Jumper cables are used to start a vehicle with a dead battery. This must be done correctly and in the right order to avoid sparks or a shock. Once the vehicle with the dead battery is started you must drive the vehicle to charge the dead battery.
- Check whether you need jumper cables. If you turn the key and your vehicle makes a click, but won’t start, you will need the jumper cables.
- Unravel the jumper cables so that they are straight.
- Park the vehicle with the fully charged battery next to the vehicle with the dead battery. It is best to park the vehicles with the engines either facing each other or side by side. Raise the hoods so the engines are exposed on both vehicles.
- Attach one of the jumper cable red clips to the positive terminal of the dead battery. A “+” sign will indicate which terminal is positive. You may need to remove a plastic cover on the terminal to attach the red clip. The clip should be attached to the metal part of the terminal nub.
- Attach the other red clip to the positive terminal of the fully charged battery. This will also be designated by a “+” sign and the positive terminal will be slightly larger. The clip should be attached to the metal part of the terminal nub.
- Locate the black clip next to the red one you just attached to the fully charged battery. Attach this black clip to the negative terminal of the fully charged battery. This will be indicated by a “-” sign on the battery. The clip should be attached to the metal part of the terminal nub.
- “Ground” the other black clip to the engine block of the car with the dead battery. You do this by clipping it to any piece of metal on the engine. Don’t panic if your jumper cables spark a little bit when you do this. As long as you aren’t touching metal you won’t be shocked.
- Start the vehicle with the dead battery. It should start right up. If it doesn’t start check the connections on your jumper cables.
- Disconnect the jumper cables in reverse order. Remove the black clip on your engine block first followed by the black clip on the charged battery and then the red clip next to it. Finally, remove the red clip on your battery.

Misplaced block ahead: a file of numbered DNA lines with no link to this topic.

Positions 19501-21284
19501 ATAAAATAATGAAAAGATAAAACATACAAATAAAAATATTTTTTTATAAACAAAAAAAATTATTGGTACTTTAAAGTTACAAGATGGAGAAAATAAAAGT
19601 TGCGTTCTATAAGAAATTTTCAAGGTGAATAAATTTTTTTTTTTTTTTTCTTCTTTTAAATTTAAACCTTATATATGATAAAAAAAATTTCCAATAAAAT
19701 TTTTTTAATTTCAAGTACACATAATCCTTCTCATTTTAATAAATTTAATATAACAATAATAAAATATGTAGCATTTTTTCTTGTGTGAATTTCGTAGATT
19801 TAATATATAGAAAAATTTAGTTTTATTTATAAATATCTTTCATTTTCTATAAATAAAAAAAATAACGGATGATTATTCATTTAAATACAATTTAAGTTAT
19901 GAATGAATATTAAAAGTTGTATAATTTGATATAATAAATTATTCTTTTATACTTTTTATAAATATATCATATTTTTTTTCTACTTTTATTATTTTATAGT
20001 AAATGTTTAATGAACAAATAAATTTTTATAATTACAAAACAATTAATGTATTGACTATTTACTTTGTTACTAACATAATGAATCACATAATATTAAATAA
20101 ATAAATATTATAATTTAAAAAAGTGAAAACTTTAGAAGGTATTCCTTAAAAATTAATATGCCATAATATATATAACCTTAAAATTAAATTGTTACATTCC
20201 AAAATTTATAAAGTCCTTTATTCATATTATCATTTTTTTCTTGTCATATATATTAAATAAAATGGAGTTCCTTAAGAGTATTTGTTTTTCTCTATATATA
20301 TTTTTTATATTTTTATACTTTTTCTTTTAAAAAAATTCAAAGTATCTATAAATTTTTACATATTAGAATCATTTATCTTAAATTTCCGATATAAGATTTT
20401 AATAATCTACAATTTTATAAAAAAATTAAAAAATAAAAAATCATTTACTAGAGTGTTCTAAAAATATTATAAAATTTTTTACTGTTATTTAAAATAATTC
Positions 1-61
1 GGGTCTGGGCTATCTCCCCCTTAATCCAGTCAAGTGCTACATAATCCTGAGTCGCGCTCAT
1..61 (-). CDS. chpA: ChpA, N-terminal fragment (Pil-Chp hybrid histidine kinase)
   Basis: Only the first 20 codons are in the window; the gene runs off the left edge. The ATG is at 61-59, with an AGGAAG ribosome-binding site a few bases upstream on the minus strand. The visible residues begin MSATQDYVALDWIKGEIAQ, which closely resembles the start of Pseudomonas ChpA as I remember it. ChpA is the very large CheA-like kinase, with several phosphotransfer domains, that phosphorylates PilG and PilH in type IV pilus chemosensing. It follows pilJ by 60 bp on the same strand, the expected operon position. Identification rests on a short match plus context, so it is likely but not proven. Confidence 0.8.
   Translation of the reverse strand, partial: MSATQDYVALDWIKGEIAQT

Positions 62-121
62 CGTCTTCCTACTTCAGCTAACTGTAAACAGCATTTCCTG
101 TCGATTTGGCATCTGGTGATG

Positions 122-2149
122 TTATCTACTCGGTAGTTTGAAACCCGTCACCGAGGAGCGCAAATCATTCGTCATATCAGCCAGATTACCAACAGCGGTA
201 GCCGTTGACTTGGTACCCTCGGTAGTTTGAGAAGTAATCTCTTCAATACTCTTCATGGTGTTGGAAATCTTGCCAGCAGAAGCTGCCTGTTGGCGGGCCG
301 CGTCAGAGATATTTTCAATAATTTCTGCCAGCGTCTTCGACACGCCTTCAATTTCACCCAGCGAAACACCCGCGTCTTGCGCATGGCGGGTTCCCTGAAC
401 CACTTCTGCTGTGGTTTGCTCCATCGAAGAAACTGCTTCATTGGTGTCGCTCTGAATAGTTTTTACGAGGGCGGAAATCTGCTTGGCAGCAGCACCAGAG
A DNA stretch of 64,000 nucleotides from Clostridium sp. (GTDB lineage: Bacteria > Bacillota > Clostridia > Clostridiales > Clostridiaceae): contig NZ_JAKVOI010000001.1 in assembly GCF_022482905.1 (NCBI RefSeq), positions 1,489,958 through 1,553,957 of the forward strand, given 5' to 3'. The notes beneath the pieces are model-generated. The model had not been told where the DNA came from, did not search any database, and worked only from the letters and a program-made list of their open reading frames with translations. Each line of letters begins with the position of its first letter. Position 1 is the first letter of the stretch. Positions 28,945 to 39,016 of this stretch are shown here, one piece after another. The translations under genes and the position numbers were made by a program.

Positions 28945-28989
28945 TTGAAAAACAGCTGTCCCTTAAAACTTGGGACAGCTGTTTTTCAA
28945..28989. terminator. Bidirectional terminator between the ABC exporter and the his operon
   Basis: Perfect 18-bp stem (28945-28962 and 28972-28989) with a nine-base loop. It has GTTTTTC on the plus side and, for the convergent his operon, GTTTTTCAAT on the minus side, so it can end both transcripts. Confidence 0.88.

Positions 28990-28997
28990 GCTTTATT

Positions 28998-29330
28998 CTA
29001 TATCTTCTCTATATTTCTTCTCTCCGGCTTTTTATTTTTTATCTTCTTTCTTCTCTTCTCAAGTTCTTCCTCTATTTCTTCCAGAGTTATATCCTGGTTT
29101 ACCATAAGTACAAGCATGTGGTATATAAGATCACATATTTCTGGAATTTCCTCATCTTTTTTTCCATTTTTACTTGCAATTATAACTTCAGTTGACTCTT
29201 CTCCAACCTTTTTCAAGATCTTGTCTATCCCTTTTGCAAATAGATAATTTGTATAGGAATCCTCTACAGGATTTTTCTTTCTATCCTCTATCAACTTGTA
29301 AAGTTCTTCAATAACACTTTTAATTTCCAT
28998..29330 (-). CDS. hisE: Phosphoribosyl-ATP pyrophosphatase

It is generally an offence to use on a public road, a vehicle of testable age that doesn’t have a current test certificate, except when:
- taking it to a test station for an MOT test booked in advance
- bringing it away from a test station after it has failed the MOT test, to a place of repair
- taking it to a place, by previous arrangement, where problems that caused the vehicle to fail its MOT test, can be repaired
- bringing it away from a place where the problems with the vehicle have been repaired
Even in the above circumstances you may still be prosecuted for driving an unroadworthy vehicle if it doesn’t comply with various regulations affecting its construction and use. Your car insurance may also be invalid.
The police can ask to see an MOT certificate for a vehicle that needs to have one. They also have access to the computerised records of MOT test results and can tell if the MOT certificate for your vehicle has expired.
It is your responsibility as the vehicle owner to ensure that the due MOT test is carried out in time. You can use the peel off reminder sticker on the front of the certificate and put it in a place where you’ll be reminded of the expiry date. A place like the sun visor or the back of the tax disc holder facing inside the vehicle.
The penalty for driving a vehicle on the road with an expired MOT certificate is a fixed penalty notice from the police, currently £60, or a court fine up to a maximum of a £1,000.